Sunday, October 20, 2013

Getting a PhD in 20 Months

There must be some lucky factors for anyone to get a PhD in 20 months. I'm no exception. As I acknowledged in my dissertation, my committee, boss, colleagues, customers, friends and family provided me super strong support during those 20 months.
Despite the luck I had, there are things I did that can be reproduced by other PhD students to shorten their years in a graduate program. I'd like to share an ingredient of my secret sauce with my students and the readers of this blog.

While pursuing the PhD, I was also working at a consulting firm. With the mindset of a consultant, I treated the process of getting a PhD as a project. The project manager is myself. My resources are my advisor, committee members, and the professors I took courses with.

Every week, I wrote a report to document:
  1. The planned activities of the previous week;
  2. The accomplishment this week; and
  3. The plan for the next week.
These reports helped me and my advisor track the progress. They greatly contributed to my miracle 20-month PhD.
So is the secret source just to write weekly reports?

I bet many PhD students were asked for status update in some format, such as weekly reports or regular meetings. Below are the things that may differentiate my weekly reports from most others:

Define measurable success factors

A solid plan should identify why to do something, how many hours it will require, how much elapsed time it will take, and how to evaluate the performance. For instance, I let all of my students to read the materials on Tao's Recommended Reading List for Energy Forecasters. I don't consider "reading Dr. Hyndman's FPP next week" as a plan. Instead, I would put the following in my weekly report:
I'm a beginner in forecasting and would like to read a practical book that offers good introduction to the various forecasting methods. FPP is a good one to start with. Reading this book may take me one to two months. I'd like to spend 20 hours next week to go over the first two chapters. I will use the exercises in each chapter for self-evaluation.

Revise the plan with my advisor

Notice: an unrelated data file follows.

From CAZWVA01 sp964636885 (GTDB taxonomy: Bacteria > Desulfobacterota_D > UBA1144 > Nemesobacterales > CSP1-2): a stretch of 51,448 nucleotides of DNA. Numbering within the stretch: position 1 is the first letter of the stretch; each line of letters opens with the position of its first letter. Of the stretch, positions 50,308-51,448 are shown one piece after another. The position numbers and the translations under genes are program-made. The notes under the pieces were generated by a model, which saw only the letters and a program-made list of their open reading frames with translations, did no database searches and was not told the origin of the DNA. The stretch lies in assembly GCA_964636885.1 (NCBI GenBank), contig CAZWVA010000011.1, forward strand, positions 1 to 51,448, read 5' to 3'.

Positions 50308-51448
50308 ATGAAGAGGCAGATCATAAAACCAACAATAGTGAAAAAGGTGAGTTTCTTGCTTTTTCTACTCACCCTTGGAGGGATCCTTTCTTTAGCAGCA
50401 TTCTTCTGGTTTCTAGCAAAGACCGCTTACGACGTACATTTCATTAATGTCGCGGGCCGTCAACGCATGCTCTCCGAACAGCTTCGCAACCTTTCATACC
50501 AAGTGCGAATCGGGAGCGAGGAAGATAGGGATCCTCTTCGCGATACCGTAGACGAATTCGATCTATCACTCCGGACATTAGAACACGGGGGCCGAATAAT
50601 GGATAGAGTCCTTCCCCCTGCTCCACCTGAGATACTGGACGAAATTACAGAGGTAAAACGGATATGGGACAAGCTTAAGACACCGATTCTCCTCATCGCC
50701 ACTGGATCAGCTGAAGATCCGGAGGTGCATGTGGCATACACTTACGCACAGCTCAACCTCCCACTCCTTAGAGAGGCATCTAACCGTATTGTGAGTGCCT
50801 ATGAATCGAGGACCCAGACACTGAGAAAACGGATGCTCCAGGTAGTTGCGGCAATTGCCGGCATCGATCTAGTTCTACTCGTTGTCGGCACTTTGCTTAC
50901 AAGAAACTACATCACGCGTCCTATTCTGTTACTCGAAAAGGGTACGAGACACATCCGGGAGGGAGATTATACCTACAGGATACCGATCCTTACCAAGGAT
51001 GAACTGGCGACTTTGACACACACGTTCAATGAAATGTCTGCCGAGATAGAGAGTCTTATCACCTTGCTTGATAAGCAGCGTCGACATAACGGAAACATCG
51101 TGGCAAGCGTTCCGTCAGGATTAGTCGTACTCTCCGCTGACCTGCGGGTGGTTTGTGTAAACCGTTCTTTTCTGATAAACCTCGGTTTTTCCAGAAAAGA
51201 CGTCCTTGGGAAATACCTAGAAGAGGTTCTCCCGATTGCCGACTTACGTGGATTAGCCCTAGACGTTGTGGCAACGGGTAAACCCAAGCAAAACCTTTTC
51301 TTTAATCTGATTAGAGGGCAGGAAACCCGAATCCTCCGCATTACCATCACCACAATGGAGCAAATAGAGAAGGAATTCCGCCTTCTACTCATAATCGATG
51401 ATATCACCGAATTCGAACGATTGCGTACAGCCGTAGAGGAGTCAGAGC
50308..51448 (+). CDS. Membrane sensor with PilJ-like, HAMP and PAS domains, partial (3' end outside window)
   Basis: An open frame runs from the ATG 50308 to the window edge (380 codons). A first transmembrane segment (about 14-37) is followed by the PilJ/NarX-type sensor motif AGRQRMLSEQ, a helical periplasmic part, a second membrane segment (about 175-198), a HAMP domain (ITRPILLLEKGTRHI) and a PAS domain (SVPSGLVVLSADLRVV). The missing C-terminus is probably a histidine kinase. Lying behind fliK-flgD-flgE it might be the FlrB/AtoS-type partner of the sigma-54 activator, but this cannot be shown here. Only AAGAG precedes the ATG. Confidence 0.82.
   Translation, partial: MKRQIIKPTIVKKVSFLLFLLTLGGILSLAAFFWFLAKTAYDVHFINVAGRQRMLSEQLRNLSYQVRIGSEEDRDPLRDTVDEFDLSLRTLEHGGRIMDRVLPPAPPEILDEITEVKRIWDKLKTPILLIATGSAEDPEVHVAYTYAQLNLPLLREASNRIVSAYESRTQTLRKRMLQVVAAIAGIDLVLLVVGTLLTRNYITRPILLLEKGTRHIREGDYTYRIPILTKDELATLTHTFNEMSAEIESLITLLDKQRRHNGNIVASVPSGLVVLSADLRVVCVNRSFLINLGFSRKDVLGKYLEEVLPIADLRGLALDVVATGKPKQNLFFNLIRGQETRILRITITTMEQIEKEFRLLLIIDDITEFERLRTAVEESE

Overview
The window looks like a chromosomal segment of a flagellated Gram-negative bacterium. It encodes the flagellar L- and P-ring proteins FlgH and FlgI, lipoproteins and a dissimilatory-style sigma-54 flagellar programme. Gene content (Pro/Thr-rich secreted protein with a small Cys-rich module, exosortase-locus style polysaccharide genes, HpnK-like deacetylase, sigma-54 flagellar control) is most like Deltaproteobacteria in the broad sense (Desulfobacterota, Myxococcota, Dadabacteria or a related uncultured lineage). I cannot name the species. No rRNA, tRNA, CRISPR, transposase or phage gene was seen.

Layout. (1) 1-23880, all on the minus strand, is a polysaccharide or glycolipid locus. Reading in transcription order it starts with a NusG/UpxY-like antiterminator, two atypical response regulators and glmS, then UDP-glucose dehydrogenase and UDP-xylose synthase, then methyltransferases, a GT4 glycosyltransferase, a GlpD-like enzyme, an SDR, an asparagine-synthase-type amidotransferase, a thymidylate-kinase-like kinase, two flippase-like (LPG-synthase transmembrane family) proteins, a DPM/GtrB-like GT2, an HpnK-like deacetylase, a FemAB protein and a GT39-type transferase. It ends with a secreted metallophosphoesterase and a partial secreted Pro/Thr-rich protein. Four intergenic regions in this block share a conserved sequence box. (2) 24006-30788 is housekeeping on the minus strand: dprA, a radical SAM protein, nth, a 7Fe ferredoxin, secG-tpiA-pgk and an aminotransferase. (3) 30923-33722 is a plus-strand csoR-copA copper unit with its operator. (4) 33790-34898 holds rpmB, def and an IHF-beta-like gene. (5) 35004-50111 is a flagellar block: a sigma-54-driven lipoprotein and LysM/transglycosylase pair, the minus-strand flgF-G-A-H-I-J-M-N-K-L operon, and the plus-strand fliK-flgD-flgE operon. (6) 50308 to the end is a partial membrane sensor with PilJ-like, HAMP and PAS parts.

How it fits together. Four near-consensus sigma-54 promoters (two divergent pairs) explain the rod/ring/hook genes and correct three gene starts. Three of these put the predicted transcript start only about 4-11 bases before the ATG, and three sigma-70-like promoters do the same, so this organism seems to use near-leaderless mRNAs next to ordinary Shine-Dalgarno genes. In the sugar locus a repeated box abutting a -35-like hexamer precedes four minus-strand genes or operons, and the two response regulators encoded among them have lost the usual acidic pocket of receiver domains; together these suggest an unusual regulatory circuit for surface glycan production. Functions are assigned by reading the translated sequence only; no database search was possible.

I tried to meet with my advisor regularly to get feedback on my progress and plans. I enjoyed the discussions and sometimes debates with my advisor. It's always nice to work with an expert who has gone through the process and supports what I am doing.
Learn the lessons when missing the target

There can be various reasons that lead to a failure to reach the target. The plan may be too aggressive to execute. I may suddenly get a lot of work from my daytime consulting job. No matter what reason it is, I would like to figure it out and find a way to avoid the same thing happening in the future. Gradually, I became better and better at making and executing the plans. I did not have to ask my advisor when I can graduate, because I had a plan to graduation and I knew I can make it.
Pay attention to writing

I'm not a native English speaker. Writing has never been my favorite task. Weekly report is a good opportunity for me to practice my English writing, so I paid much attention to the details when writing my weekly report. Thanks to these practices every week, it did not take me too long to write my dissertation.
Maybe a better title for this post is "how to write a weekly report". In sum, there are four points at high level to take away:
  1. Prepare short term plans carefully;
  2. Seek advice from the resources proactively;
  3. Learn from the mistakes;
  4. Find the weakness and try every chance to practice.
Hopefully some of my students can beat my record.

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